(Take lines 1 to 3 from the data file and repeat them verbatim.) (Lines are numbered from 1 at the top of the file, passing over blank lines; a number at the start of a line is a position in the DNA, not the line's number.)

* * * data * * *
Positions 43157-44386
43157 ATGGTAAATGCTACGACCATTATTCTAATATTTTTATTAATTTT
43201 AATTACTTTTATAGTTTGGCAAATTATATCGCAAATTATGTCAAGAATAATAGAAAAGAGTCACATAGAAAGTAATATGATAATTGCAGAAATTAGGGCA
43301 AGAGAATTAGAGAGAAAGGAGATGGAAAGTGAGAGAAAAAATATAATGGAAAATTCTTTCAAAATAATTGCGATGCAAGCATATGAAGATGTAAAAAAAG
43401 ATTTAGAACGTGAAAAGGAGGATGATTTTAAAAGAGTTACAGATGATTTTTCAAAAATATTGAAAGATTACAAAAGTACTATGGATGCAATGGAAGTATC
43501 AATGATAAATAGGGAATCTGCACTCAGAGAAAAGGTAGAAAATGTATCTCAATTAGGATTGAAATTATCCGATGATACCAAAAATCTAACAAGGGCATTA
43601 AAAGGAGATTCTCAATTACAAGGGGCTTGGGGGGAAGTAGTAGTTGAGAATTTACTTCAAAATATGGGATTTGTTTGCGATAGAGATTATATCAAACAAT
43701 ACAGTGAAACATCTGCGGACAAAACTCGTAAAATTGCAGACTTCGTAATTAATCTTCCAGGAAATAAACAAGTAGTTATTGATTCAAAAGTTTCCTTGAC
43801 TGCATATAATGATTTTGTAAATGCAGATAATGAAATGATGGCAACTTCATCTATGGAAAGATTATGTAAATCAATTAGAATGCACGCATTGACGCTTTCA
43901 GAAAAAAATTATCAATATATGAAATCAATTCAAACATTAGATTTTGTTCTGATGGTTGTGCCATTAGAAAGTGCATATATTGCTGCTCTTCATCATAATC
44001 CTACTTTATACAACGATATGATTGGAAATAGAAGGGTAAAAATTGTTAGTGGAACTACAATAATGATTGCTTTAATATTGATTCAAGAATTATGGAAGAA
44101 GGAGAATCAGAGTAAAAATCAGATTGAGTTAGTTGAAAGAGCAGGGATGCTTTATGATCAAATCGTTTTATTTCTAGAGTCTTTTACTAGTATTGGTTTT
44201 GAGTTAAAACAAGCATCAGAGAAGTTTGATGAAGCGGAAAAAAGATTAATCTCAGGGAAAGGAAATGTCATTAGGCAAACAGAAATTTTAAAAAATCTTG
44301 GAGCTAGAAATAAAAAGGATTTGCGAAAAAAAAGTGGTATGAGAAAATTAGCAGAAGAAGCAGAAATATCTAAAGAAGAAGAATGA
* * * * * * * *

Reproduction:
Positions 43157-44386
43157 ATGGTAAATGCTACGACCATTATTCTAATATTTTTATTAATTTT
43201 AATTACTTTTATAGTTTGGCAAATTATATCGCAAATTATGTCAAGAATAATAGAAAAGAGTCACATAGAAAGTAATATGATAATTGCAGAAATTAGGGCA